Women in Horror – Support and Inclusion

February 27, 2014 at 3:49 am (horror, writing) (, , , , , )

In amongst the many sites and blog posts celebrating women in horror in February, you’ll hear the odd grumbling about how having such a month is unfair or existing only for the sake of self-promotion. In some cases, it’s more than just a begrudging aside but instead a loud and hostile attack denouncing Women in Horror month. Every time I see these vicious reactions, I consider it exactly the reason to continue celebrating horror of the female persuasion. And rather than acknowledging the ignorant, I think it best to counter with a positive message, loud and clear.

The fact that the question as to whether or not women can write “good horror” continues to float around the industry, and you never hear the same question directed at men based on their gender, suggests that we need to make extra effort to let women know that despite the naysayers out there, the horror genre can be receptive to female contributions. As participants within the genre, it is our responsibility to encourage female readers and writers (and film-makers, actresses, poets, etc.) to join in on the genre if so inclined. I see it as my own personal responsibility to try to counter the negativity and bias that exists out there.

When I speak of bias, I’m not just speaking based on what I’ve heard or read from others, but on personal experiences. I fight hard to get the opportunity to share my stories, as do all newer writers. I’ve had some small successes, and I usually get good feedback, but I can provide a few examples where I felt the sting of discrimination. Some of it was unintentional, people actually saying “Wow – what a great story! I didn’t expect something like that from a woman.” It wasn’t intended to be negative in anyway, but it certainly showed the prejudice that existed before giving my writing a chance. In another case, I’ve had a submission editor tell me they didn’t like my story because it used patois, only to use a male writer’s tale rife with the same supposedly disliked patois not long after that rejection. Was it because I was a woman, or because the other writer had name recognition, or some other reason altogether for that factor that made my story unacceptable to be forgivable in the other story? I’ll never know. The possibility that my gender might be part of the reason will always be there – and it shouldn’t be.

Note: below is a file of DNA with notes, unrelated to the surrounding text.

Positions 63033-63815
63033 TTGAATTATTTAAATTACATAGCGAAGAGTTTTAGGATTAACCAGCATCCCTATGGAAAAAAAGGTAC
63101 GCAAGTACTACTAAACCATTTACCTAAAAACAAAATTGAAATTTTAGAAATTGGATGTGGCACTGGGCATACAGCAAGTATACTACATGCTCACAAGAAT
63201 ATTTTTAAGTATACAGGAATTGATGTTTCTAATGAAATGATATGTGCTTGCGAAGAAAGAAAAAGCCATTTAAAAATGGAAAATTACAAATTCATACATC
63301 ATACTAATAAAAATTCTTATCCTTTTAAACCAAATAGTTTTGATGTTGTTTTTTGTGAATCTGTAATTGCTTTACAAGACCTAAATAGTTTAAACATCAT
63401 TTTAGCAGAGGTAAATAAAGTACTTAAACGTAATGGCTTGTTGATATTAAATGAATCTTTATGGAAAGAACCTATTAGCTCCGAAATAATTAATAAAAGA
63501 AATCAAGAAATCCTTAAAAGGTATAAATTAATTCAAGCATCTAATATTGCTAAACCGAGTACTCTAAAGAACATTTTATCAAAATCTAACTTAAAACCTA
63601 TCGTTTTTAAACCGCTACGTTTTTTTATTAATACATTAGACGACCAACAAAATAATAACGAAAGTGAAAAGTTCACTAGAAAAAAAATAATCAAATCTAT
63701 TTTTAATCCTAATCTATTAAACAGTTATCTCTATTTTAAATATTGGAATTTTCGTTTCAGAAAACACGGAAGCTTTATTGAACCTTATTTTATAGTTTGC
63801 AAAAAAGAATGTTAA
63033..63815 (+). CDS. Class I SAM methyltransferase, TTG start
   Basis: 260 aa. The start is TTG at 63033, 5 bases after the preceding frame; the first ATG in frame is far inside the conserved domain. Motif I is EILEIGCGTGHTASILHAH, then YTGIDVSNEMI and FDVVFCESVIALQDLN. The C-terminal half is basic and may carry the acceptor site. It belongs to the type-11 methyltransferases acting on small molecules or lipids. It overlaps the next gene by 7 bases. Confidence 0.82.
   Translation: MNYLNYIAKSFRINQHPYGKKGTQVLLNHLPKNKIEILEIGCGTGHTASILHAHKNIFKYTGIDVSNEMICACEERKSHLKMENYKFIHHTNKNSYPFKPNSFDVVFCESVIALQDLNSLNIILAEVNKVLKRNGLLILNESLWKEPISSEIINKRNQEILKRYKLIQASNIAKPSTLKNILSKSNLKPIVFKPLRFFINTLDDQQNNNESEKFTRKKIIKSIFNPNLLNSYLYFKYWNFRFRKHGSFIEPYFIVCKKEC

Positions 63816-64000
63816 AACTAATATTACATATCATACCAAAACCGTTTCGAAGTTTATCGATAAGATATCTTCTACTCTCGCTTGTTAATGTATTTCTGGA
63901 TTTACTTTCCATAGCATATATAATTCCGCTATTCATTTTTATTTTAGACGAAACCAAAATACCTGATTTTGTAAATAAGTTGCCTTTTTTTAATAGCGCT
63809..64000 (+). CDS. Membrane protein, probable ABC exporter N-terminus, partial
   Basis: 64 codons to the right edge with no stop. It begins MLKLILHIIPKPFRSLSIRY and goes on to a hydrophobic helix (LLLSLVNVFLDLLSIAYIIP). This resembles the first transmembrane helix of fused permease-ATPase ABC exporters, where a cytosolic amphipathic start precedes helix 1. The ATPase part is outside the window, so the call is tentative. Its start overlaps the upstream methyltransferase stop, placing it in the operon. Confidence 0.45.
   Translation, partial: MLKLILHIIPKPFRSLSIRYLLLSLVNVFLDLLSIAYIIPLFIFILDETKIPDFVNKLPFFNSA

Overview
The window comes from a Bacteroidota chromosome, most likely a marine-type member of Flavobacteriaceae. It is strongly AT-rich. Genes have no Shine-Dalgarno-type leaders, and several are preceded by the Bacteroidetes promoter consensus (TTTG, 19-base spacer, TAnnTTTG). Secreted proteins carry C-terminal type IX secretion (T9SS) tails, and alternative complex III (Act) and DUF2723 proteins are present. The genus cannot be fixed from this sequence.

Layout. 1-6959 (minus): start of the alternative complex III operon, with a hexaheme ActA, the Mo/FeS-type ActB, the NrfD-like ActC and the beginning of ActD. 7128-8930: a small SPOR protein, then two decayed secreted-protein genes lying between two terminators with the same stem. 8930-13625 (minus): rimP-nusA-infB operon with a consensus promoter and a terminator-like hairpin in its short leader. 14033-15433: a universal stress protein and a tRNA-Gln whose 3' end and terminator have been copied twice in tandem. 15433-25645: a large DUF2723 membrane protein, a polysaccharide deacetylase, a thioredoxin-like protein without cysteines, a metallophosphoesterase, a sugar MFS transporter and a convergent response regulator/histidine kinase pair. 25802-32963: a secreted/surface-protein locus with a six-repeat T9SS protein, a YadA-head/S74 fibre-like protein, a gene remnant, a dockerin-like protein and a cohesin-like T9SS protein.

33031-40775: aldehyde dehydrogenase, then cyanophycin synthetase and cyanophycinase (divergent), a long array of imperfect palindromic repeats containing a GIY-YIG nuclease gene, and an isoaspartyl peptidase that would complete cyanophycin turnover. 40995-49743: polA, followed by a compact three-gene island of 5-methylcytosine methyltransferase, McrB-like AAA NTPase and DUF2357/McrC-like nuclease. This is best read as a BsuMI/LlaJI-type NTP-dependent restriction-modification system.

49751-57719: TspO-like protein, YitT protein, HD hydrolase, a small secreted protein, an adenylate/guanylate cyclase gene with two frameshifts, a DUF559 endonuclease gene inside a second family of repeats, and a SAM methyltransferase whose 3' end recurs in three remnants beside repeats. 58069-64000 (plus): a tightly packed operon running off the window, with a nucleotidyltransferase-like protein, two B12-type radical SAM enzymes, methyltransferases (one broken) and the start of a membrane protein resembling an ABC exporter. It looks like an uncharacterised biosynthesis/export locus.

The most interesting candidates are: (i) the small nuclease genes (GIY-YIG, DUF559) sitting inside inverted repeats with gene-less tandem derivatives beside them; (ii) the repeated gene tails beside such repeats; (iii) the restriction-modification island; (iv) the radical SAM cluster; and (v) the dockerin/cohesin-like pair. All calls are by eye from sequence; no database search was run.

I’ve chosen to ignore the bad out there, shrug off any prejudice, intentional or otherwise, and use Women in Horror month to support both established and fledgeling female horror writers. I’ll continue to do so when the opportunity arises throughout the year, not just in February. If someone else out there with a bug up their butt about this issue wants to criticize me for it, let them go right ahead.

I’m going to do it anyway.



  1. rarehorror said,

    Sad that such negative and prejudiced attitudes still exist, despite the many, many women who write (or have written in the case of those that have passed away) or contribute to excellent horror and genre fiction, like editor Anne Vandermeer, Shirley Jackson, Caitlin R Kiernan, Karin Tidbeck, and on and on and on.
    As you say: ignore the bad, shrug it off, and support.

  2. chantellyb said,

    But according to Caitlin R. Kiernan, she doesn’t write horror and gets tired of telling people that. You have to wonder where that reluctance of being called a “horror writer” stems from. She doesn’t say she isn’t an SF or fantasy writer. I think its unfortunate because considering all the awards she has won for her work (including a Bram Stoker award) she would serve as a good example for women interested in participating in the horror genre and anyone looking at working cross-genre the way she does. Instead, she’s one more public figure who may serve to dissuade this.

    Not that I ever aspire to her level of success, but if I had her credentials, I would try to use it to encourage other women to write in male-dominated genres, not disassociate myself from them.

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